This book depicts graphic harm to animals.
“Once a year, scoutmaster Tim Riggs leads a troop of boys into the Canadian wilderness for a three-day camping trip—a tradition as comforting and reliable as a good ghost story and a roaring bonfire. But when an unexpected intruder—shockingly thin, disturbingly pale, and voraciously hungry—stumbles upon their campsite, Tim and the boys are exposed to something far more frightening than any tale of terror. The human carrier of a bioengineered nightmare. An inexplicable horror that spreads faster than fear. A harrowing struggle for survival that will pit the troop against the elements, the infected…and one another.” (Source: Goodreads)
We all have our own ways of dealing with anxiety and depression. One of mine for the former is to kick back with an audiobook and lose myself in World of Warcraft. This week, my audiobook of choice was Nick Cutter’s The Troop. I first discovered Cutter last year after receiving an arc of Little Heaven, which I enjoyed immensely. Naturally, I was not let down with this title.
It’s a fairly short listen, coming in at just over eleven hours. Narrated by Corey Brill, the book tells the story of a bunch of kids and their mentor after a strange encounter with an emaciated man. From there, things spiral downward in a rather interesting turn of events and readers watch the usual trope that comes into play when the threat of apocalypse hangs over a town – or in this case, island. The fact that the cast is mostly teenage boys? That’s of no consequence.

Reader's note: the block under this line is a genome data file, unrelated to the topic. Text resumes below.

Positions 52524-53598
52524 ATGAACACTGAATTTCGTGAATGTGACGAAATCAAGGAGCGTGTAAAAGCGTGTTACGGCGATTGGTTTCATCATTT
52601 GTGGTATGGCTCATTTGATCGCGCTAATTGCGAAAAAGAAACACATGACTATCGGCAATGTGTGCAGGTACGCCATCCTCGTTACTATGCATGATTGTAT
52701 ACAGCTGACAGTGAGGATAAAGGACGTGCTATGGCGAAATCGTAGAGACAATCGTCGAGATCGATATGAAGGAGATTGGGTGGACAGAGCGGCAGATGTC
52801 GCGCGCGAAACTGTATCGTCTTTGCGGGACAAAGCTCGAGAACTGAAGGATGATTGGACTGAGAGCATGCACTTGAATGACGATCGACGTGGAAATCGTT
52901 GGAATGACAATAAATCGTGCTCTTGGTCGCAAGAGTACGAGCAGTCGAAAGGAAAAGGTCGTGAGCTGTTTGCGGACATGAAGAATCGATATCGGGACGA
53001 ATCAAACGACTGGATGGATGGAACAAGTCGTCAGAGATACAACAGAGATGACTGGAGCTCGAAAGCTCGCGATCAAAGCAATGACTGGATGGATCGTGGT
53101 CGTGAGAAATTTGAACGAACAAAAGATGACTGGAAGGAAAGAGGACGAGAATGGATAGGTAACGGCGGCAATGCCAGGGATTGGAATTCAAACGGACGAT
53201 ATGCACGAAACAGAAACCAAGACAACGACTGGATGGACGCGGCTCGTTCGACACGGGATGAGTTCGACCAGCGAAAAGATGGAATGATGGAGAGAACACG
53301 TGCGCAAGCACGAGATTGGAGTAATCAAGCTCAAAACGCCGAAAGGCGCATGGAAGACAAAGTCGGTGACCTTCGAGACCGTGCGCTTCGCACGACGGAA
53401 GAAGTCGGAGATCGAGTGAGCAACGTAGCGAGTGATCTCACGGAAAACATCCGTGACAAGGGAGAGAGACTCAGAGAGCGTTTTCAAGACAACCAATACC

The Troop is what I call a “last man standing” story. I suppose that’s comparable to “final girls” when you think about it. These kids, because that’s all they are, find themselves facing a horror they cannot truly comprehend, and with the military working in favor of the greater good, are on their own. Naturally, that means we’ve got some deep psychological stuff that’s going to go on, as well as several scenes of last minute survival habits – such as harming animals. And, of course, there’s madness tinting this books periphery.
I really enjoyed this approach to a horror story born of what originally begins as a good deed (though clearly is not toward its end). The characters had their own flaws and represented the different types of kids we’re likely to find in a high school class – only, of course, without the presence of any females.
Once again, Cutter has impressed me with his ability to make me cringe, among other things. I definitely look forward to getting my hands on more of his work in the future. Also, the audiobook is worth it. Corey Brill has a gorgeous voice.